Commentary on Toms v Ruberry

July 24, 2020

Just published this commentary on Toms v Ruberry in the CUHK Law Issues in Property Law blog.

Michael Lower

When does a landlord have right to serve a CPO s. 58 notice?

July 14, 2020

In Toms v Ruberry ([2019] EWCA Civ 128) the forfeiture clause in a lease required the landlord to serve notice of default on the tenant. The notice of default was to identify the breaches in question and to give the tenant 14 days to remedy (if the breach was capable of remedy). If the breaches were not remedied by the end of the 14 day period, the landlord could forfeit the lease.

The tenant broke a number of lease covenants. On 25 February 2016, the landlord served on the tenant both a notice of default and a notice under the English equivalent of section 58 of the Conveyancing and Property Ordinance (Law of Property Act, s. 146).

The question was whether the section 146 notice could validly be served before the expiry of the 14 day period specified in the notice of default.

The landlord argued that the section 146 notice was valid. To require the 14 day notice period to expire without the breaches being remedied before the section 146 notice could be served would be to prolong the process unnecessarily; the tenant would have two opportunities to remedy the breaches.

The Court of Appeal agreed with the tenant that the right to forfeit only arose if the 14 day notice period expired and the breaches were not remedied.

Michael Lower

Property Law seminar – 9 July

June 30, 2020

Major online property Law seminar. Still time to register.

 

https://www.law.cuhk.edu.hk/app/events/property-law-seminar-series-regulatory-overview-of-the-hong-kong-property-market-by-mr-alvin-yeung-and-ms-pheona-chow-online/

 

 

Richard Susskind keynote speaker at online conference in June

May 13, 2020

Professor Richard Susskind OBE, will be a keynote speaker at CUHK LAW “Directions of Legal Education Conference”. Professor Susskind will present a keynote address online, on Friday 19 June, 5.30-6.30 (HK Time). Please register to attend the Conference. The conference is free of charge; please feel free to share this event with interested persons. Hong Kong Law society CPD accreditation has been applied for.

Here is the registration link: https://cloud.itsc.cuhk.edu.hk/webform/view.php?id=9006024

Can landlord of block of flats authorise a tenant to make structural alterations in breach of absolute covenant?

May 9, 2020

Introduction

In England, the usual arrangement for blocks of flats is for a landlord to retain ownership and control of common parts such as the structure and exterior of the building. Owners are granted long leases of their flats.

This use of leases allows the burden of positive covenants (such as the covenant to contribute to the costs of maintaining, insuring and renewing the building) to be transmitted to the owners of the flats from time to time.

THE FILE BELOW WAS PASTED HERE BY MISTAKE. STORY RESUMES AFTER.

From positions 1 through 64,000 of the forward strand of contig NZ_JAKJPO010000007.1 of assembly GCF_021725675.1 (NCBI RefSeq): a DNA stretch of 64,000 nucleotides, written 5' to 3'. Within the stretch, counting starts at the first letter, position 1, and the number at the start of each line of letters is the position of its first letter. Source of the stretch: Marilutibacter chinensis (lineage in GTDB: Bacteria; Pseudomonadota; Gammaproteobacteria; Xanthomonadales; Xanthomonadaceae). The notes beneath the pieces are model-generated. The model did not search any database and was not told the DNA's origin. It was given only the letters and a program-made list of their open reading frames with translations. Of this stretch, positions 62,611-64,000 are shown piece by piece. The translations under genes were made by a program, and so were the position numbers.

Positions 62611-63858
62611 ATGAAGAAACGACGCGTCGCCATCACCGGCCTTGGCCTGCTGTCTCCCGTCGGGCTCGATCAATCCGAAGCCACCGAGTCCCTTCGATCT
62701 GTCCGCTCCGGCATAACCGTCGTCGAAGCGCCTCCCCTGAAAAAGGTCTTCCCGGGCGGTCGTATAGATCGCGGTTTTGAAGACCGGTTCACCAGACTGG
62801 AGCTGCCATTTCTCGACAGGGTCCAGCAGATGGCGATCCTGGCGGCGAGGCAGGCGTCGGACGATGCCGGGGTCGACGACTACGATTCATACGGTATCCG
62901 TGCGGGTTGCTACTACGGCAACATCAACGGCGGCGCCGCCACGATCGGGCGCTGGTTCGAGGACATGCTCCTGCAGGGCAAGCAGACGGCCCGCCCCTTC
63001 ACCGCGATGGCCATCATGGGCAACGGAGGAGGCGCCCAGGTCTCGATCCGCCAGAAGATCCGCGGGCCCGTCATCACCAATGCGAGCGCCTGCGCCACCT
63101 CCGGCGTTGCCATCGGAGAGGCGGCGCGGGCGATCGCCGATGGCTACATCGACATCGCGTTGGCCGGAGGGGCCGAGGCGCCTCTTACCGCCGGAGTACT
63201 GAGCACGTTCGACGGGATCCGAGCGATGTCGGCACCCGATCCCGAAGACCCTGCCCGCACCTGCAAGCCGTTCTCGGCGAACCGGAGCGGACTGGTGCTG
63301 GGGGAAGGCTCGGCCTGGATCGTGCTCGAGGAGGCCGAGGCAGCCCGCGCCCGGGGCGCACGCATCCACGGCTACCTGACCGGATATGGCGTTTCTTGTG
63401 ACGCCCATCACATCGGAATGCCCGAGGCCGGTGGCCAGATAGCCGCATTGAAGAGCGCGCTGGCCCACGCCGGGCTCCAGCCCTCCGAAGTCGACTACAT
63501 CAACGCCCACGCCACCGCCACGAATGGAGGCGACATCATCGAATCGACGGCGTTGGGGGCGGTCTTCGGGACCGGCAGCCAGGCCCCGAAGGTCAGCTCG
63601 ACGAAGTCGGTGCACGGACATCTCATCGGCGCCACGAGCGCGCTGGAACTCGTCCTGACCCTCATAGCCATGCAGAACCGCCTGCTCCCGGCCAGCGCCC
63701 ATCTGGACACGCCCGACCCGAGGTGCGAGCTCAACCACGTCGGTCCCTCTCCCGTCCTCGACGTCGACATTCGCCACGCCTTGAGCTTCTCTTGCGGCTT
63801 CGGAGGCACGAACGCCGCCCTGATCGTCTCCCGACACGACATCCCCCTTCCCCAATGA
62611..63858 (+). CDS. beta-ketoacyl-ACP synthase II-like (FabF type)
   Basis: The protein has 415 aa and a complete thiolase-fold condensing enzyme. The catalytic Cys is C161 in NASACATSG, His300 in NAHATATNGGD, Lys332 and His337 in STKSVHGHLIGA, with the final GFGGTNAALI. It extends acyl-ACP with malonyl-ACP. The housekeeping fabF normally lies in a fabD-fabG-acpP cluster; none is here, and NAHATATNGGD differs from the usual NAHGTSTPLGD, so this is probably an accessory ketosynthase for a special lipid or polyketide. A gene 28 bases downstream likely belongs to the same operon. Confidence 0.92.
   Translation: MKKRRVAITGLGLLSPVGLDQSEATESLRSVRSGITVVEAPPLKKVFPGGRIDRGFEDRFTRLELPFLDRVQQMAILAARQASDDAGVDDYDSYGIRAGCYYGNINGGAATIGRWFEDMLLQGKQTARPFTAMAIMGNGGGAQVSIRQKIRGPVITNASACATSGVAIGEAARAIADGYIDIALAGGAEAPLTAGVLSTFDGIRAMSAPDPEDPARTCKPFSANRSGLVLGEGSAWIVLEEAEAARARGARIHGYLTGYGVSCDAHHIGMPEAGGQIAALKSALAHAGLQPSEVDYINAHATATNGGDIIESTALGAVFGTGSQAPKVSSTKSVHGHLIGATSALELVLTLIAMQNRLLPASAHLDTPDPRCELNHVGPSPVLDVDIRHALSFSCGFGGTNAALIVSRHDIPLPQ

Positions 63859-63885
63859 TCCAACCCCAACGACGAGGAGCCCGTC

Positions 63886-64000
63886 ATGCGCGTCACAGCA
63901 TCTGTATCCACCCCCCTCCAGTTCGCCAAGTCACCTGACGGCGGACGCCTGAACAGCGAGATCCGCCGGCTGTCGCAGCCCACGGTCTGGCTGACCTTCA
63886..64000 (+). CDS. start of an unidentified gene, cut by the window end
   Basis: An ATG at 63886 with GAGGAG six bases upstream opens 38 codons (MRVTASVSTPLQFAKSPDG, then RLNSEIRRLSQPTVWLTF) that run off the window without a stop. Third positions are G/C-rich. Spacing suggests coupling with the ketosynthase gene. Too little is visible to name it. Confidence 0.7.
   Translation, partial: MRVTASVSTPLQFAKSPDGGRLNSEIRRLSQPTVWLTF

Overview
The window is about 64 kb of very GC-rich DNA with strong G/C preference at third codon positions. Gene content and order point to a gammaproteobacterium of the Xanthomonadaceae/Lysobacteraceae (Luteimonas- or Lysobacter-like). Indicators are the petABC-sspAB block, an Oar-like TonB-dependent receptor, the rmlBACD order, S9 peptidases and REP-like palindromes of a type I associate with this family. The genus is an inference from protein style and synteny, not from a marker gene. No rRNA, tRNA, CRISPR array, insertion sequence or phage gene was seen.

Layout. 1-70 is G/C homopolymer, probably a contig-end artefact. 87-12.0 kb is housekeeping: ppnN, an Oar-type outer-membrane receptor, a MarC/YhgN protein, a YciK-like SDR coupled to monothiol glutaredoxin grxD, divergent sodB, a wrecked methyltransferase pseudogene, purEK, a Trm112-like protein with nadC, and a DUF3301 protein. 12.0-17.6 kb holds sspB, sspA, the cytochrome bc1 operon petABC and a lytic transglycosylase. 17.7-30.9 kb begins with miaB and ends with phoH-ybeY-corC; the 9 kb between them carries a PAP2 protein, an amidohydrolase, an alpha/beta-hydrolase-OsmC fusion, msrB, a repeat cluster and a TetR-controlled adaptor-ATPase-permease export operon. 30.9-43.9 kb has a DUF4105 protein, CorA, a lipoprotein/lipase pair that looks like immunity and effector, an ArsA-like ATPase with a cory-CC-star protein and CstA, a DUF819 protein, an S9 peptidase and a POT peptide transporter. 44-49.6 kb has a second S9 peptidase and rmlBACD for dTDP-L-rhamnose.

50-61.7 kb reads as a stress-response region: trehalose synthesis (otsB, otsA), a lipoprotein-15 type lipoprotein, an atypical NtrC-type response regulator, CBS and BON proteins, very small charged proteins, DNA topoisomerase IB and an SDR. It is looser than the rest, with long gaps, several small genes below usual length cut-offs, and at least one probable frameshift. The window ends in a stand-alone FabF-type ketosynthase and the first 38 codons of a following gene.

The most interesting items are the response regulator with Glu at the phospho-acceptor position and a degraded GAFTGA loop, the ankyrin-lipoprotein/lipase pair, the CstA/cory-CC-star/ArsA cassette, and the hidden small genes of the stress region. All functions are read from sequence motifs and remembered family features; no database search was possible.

Hong Kong does not need to resort to this device because of section 41 of the Conveyancing and Property Ordinance.

The landlord of the block is then expected to manage the building on behalf of all the tenants and to recover the costs of doing so through a service charge.  The landlord (or its agent) will be entitled by the leases to impose a service charge for this management service.

The leases may contain tenants’ covenants not to do certain things either (a) without the landlord’s consent (a qualified covenant) or (b) not to do them at all (an absolute covenant).

There may be qualified and / or absolute covenants, for example, against carrying out certain types of work.

Qualified covenants envisage that tenants wishing to do work covered by the covenant will apply to the landlord for consent. This allows the landlord to exercise oversight and control in the interests of the proper management of the building.

Absolute covenants envisage that there are certain types of work that tenants will never have any right to carry out.

The lease covenants allow the landlord to manage the building for the benefit of all the tenants. The lease might go further and, for example, require the landlord to enforce the lease covenants at the request of a tenant.

Duval v 11 – 13 Randolph Crescent

The facts in Duval

In Duval v 11 – 13 Randolph Crescent ([2020] UKSC 18) the leases of all flats in the building required the landlord: (a) to impose similar covenants in all leases; and (b) (in clause 3.19) to enforce any breach of covenant by one tenant if asked to do so by another (at the cost of the tenant making the request).

A tenant (‘W’) wanted to carry out works which would involve the removal of part of a load-bearing wall. This would be in breach of an absolute covenant (‘clause 2.7’) not to do work of this nature.

The landlord was, nevertheless, willing to grant the tenant a licence to carry out these works. Another tenant (‘D’) objected and sought a declaration that the landlord did not have the power to waive the absolute covenant in clause 2.7.

The question in Duval

Lord Kitchin (with whom the other members of the UK Supreme Court agreed) framed the question thus:

‘whether the landlord of a block of flats is entitled, without breach of covenant, to grant a licence to a lessee to carry out work which, but for the licence, would breach a covenant in the lease of his or her flat, where the leases of the other flats require the landlord to enforce such covenants at the request and cost of any one of the other lessees.’ ([1]).

Accepted that the landlord could do so in the absence of an obligation owed to other tenants to enforce the covenant

The parties, and the court, agreed that, in the absence of a covenant to enforce clause 2.7 the landlord could grant a licence to carry out works in what would otherwise be a breach of it. This was so even though clause 2.7 was an absolute covenant ([11]).

The crucial additional facts were that the landlord covenanted to impose a restriction similar to clause 2.7 in all leases and, in clause 3.19, to enforce them at the request and cost of any tenant. These facts made all the difference.

Implied covenant

The court set out its interpretation of the express terms of clause 2.7. It then decided that there was an implied term that the landlord promised ‘not to put it out of its power to enforce clause 2.7 in the leases of other lessees by licensing what would otherwise be a breach of it’ ([52]).

The decision: the landlord could not grant a licence to carry out the work

The UK Supreme Court upheld the Court of Appeal’s decision to grant the declaration sought by D. The landlord could not grant a licence to carry out these works: